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Some Residents Will See Small Uptick in Heating Bills Next Month

New rates reflect generally rising costs of natural gas because of increased demand

Richard Mroz, BPU president
Richard Mroz, BPU president

When winter gas prices kick in next week, most customers will be paying a bit more, a reversal of an eight-year trend that has led to steep reductions in utility bills.

In approving the new rates that take effect on Sunday, three of the state’s four utilities will see prices increase modestly, while customers of New Jersey Natural Gas will save $7.30 over the year under actions taken by the Board of Public Utilities.

The slight boost in prices ended a run of steady decreases in gas costs for consumers, a development attributed to an abundance of natural gas, largely due to new supplies tapped in the Marcellus Shale formations of Pennsylvania.

The new rates are a reflection of generally rising costs of natural gas because of increased demand, but the prices also were impacted by varying weather and other surcharges on a customer’s bill.

Only New Jersey Natural gas customers will see bills dip this winter. Overall, the impact of the commodity cost and other components will boost the typical residential bill for Public Service Electric & Gas by $26.13; for Elizabethtown Gas by $73.17; and South Jersey Gas by $11.97.

BPU President Richard Mroz said there is increasing demand for natural gas across the nation and in Mexico in comments prior to the commissioners’ approval of the new rates at their monthly meeting Friday.

Despite the relatively small increases, Mark Beyer, the director of the agency’s Office of the Economist, said the outlook for natural gas is positive.

“What we have seen is prices have gone up in the past year,’’ noted Tim Hess, an analyst at the Short-Term Energy Outlook for the federal Energy Information Administration. “We’ve had quite a bit of demand growth in 2017.

The agency is forecasting a colder winter than the previous year, which also has boosted prices and driven increased production of the fuel, Hess said.

New Jersey is undergoing a rapid expansion of its natural-gas infrastructure as a result of the newfound supplies, with more than a dozen pipelines either approved or pending review. The spate of pipelines has been widely opposed by local communities and conservationists, who also question whether the projects will be a boon for consumers.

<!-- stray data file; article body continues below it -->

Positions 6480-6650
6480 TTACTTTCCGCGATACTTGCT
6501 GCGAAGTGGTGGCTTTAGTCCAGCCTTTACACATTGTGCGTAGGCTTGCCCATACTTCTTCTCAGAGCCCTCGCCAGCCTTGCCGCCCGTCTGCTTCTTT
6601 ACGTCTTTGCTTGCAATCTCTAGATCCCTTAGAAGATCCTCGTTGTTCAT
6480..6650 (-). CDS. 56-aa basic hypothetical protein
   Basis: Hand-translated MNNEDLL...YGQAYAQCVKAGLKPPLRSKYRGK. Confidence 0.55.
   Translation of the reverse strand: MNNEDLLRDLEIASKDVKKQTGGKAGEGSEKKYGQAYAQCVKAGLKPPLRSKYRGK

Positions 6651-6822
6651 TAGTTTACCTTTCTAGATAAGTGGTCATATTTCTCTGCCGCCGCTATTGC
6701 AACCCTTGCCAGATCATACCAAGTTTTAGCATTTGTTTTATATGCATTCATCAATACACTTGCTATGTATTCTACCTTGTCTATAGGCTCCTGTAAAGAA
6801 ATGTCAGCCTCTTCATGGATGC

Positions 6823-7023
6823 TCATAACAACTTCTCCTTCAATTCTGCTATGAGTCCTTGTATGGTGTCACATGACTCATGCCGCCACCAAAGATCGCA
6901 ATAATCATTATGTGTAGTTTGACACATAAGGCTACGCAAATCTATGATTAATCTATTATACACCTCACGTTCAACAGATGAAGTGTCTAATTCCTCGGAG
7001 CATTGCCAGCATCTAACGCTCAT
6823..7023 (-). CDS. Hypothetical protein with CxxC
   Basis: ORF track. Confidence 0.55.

“It’s doesn’t really surprise me,’’ said Tom Gilbert of ReThink Energy New Jersey, referring to the increase in gas prices. “It’s what many experts have been saying that there is a real likelihood with these pipelines the prices would go up and not down.’’

Paul Patterson, an energy analyst at Glenrock Associates in New York, said the price of natural gas is fluctuating. “There are new uses for it coming on line and there is a move to export it.’’

Some studies have suggested, as well as an analysis by the New Jersey Division of Rate Counsel, that some projects, such as the PennEast pipeline, have failed to demonstrate the need for the gas, Gilbert noted.

Even with the new increases, customers are still paying a whole lot less than they were eight years ago when prices began a steady decline, according to the BPU. Both PSE&G and Elizabethtown customers are paying more than 50 percent less than they were in 2009, and New Jersey Natural Gas and South Jersey bills have dropped between 38.5 percent and 12 percent, respectively.

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